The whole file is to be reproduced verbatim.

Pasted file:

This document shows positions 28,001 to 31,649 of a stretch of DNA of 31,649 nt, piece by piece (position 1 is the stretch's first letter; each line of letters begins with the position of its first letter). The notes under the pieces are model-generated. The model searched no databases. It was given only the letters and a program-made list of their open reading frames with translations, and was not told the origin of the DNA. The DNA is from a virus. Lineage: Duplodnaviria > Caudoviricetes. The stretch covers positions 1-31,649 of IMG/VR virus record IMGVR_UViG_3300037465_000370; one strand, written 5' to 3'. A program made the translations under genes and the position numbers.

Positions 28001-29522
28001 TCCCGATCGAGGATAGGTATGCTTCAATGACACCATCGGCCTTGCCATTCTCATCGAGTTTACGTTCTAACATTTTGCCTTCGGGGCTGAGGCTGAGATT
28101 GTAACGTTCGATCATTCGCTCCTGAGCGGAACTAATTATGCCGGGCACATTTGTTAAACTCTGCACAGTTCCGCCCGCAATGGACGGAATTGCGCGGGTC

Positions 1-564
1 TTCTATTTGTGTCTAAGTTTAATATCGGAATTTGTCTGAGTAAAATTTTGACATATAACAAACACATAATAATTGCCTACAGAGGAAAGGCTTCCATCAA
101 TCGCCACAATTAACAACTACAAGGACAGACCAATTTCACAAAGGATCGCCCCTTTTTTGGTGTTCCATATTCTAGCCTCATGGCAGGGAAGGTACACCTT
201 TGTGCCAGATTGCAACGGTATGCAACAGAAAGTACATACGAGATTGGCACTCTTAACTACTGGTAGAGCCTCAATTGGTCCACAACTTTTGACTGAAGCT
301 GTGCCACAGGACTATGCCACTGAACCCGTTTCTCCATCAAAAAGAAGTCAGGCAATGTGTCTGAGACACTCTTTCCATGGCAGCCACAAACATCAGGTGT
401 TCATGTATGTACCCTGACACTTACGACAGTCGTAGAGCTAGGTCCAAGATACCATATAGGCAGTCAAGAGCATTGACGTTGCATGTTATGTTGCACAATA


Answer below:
This document shows positions 28,001 to 31,649 of a stretch of DNA of 31,649 nt, piece by piece (position 1 is the stretch's first letter; each line of letters begins with the position of its first letter). The notes under the pieces are model-generated. The model searched no databases. It was given only the letters and a program-made list of their open reading frames with translations, and was not told the origin of the DNA. The DNA is from a virus. Lineage: Duplodnaviria > Caudoviricetes. The stretch covers positions 1-31,649 of IMG/VR virus record IMGVR_UViG_3300037465_000370; one strand, written 5' to 3'. A program made the translations under genes and the position numbers.

Positions 28001-29522
28001 TCCCGATCGAGGATAGGTATGCTTCAATGACACCATCGGCCTTGCCATTCTCATCGAGTTTACGTTCTAACATTTTGCCTTCGGGGCTGAGGCTGAGATT
28101 GTAACGTTCGATCATTCGCTCCTGAGCGGAACTAATTATGCCGGGCACATTTGTTAAACTCTGCACAGTTCCGCCCGCAATGGACGGAATTGCGCGGGTC

Positions 1-564
1 TTCTATTTGTGTCTAAGTTTAATATCGGAATTTGTCTGAGTAAAATTTTGACATATAACAAACACATAATAATTGCCTACAGAGGAAAGGCTTCCATCAA
101 TCGCCACAATTAACAACTACAAGGACAGACCAATTTCACAAAGGATCGCCCCTTTTTTGGTGTTCCATATTCTAGCCTCATGGCAGGGAAGGTACACCTT
201 TGTGCCAGATTGCAACGGTATGCAACAGAAAGTACATACGAGATTGGCACTCTTAACTACTGGTAGAGCCTCAATTGGTCCACAACTTTTGACTGAAGCT
301 GTGCCACAGGACTATGCCACTGAACCCGTTTCTCCATCAAAAAGAAGTCAGGCAATGTGTCTGAGACACTCTTTCCATGGCAGCCACAAACATCAGGTGT
401 TCATGTATGTACCCTGACACTTACGACAGTCGTAGAGCTAGGTCCAAGATACCATATAGGCAGTCAAGAGCATTGACGTTGCATGTTATGTTGCACAATA